Yemen is reeling from six months of mass street protests calling for Saleh’s ouster, and there are fears that his return to the country could spark a civil war.
The political crisis has already triggered an armed conflict between Saleh’s forces and heavily armed tribesmen who have turned against him.
There are also are concerns that Yemen’s Al-Qaeda offshoot will take advantage of the turmoil and have a freer hand in plotting attacks on the West.
Speaking in a televised address from Saudi Arabia, Saleh vowed to return home, telling his supporters: “See you soon in Sana’a.” He also lashed out at his opponents, calling them, “exploiters, war merchants, and street looters.”
Saleh, who only last week left the hospital in Riyadh where he’d be recovering since early June, appeared to be in a better shape compared to his first appearance after the attack, when he looked stiff and frail.
Other than the medical white gloves covering his burnt hands, Saleh seemed to have recovered from the attack. His face appeared to have healed from the burns, and he moved comfortably and confidently in front of the camera.
Despite his absence, Saleh has not transferred power to his Vice President Abdrabuh Mansur Hadi, and his family members who lead strong army and security forces appear to be running Yemen, the Arab world’s poorest country.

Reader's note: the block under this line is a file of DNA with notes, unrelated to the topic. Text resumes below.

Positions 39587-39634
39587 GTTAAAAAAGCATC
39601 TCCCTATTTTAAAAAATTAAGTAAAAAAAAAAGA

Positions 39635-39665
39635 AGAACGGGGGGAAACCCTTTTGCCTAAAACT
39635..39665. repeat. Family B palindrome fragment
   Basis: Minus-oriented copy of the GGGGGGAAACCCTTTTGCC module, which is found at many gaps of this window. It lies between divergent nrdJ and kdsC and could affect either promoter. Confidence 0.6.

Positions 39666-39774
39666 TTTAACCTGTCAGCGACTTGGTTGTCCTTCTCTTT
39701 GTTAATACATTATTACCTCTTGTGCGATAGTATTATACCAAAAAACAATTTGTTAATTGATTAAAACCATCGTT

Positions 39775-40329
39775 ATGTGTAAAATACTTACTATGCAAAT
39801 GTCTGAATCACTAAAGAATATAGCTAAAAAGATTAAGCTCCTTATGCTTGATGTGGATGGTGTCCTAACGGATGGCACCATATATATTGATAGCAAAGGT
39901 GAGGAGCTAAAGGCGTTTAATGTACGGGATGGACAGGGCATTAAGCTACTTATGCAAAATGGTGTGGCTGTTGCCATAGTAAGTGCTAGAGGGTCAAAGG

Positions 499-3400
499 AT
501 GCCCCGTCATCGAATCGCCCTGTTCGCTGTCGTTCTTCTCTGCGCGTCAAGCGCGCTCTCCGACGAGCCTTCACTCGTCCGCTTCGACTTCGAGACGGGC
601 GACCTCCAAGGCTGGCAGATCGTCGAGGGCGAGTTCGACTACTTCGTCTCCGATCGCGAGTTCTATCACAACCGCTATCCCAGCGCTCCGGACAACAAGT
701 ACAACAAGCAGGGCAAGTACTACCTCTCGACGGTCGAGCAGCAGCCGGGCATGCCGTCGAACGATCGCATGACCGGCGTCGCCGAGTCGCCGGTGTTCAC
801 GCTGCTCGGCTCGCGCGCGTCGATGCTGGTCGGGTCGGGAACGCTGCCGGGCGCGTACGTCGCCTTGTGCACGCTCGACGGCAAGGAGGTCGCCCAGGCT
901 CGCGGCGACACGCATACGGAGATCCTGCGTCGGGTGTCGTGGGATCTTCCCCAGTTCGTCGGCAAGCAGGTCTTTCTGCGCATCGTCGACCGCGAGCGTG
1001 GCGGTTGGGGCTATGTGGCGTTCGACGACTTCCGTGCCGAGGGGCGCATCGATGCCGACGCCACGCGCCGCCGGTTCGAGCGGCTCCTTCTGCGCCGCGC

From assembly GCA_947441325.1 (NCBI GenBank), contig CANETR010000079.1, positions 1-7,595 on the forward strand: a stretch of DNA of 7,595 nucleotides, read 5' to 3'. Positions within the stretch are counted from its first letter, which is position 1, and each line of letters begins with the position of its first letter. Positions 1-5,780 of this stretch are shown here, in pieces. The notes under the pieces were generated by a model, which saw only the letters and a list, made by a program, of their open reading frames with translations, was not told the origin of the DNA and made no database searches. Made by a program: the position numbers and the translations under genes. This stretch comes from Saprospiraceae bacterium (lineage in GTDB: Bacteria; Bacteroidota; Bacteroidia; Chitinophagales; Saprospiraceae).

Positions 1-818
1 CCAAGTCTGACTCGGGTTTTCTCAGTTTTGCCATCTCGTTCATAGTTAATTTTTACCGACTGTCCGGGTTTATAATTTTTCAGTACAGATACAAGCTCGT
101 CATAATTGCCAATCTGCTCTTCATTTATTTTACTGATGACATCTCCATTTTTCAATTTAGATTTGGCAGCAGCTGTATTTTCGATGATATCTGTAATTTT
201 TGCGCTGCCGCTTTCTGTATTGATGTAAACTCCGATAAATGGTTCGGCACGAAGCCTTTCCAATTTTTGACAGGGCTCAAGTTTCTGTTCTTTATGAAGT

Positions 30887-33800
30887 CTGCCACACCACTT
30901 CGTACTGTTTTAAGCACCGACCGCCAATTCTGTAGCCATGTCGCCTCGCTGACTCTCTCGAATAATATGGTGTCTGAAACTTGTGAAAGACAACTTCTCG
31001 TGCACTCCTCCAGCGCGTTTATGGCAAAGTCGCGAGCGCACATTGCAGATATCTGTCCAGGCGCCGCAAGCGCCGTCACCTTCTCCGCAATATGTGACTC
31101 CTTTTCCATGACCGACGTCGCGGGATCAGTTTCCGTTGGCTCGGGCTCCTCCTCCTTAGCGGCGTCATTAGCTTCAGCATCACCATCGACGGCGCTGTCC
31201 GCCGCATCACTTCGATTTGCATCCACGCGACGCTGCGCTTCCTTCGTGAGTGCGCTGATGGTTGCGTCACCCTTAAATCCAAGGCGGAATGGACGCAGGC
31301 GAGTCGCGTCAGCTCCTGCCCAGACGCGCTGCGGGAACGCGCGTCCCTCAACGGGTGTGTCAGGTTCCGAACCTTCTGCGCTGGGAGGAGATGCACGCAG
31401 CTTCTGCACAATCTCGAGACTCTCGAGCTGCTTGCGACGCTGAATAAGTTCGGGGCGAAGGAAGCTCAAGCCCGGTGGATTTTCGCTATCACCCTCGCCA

The United States has called on Saleh to sign a transition plan sponsored by Yemen’s neighbors, the Gulf Arab states. The President has said the Gulf plan should be treated positively but has refrained from signing.
Parts of the army, key tribes and religious leaders have turned their back on Saleh over the past six months but protesters have been unable to unseat the veteran leader in power since 1978.
In his latest televised address, Saleh said he is willing to hand over power to his Vice President if the armed tribal fighters who support the protesters are pulled from the streets and the opposition ends its demonstrations.
Source: Saudi Gazette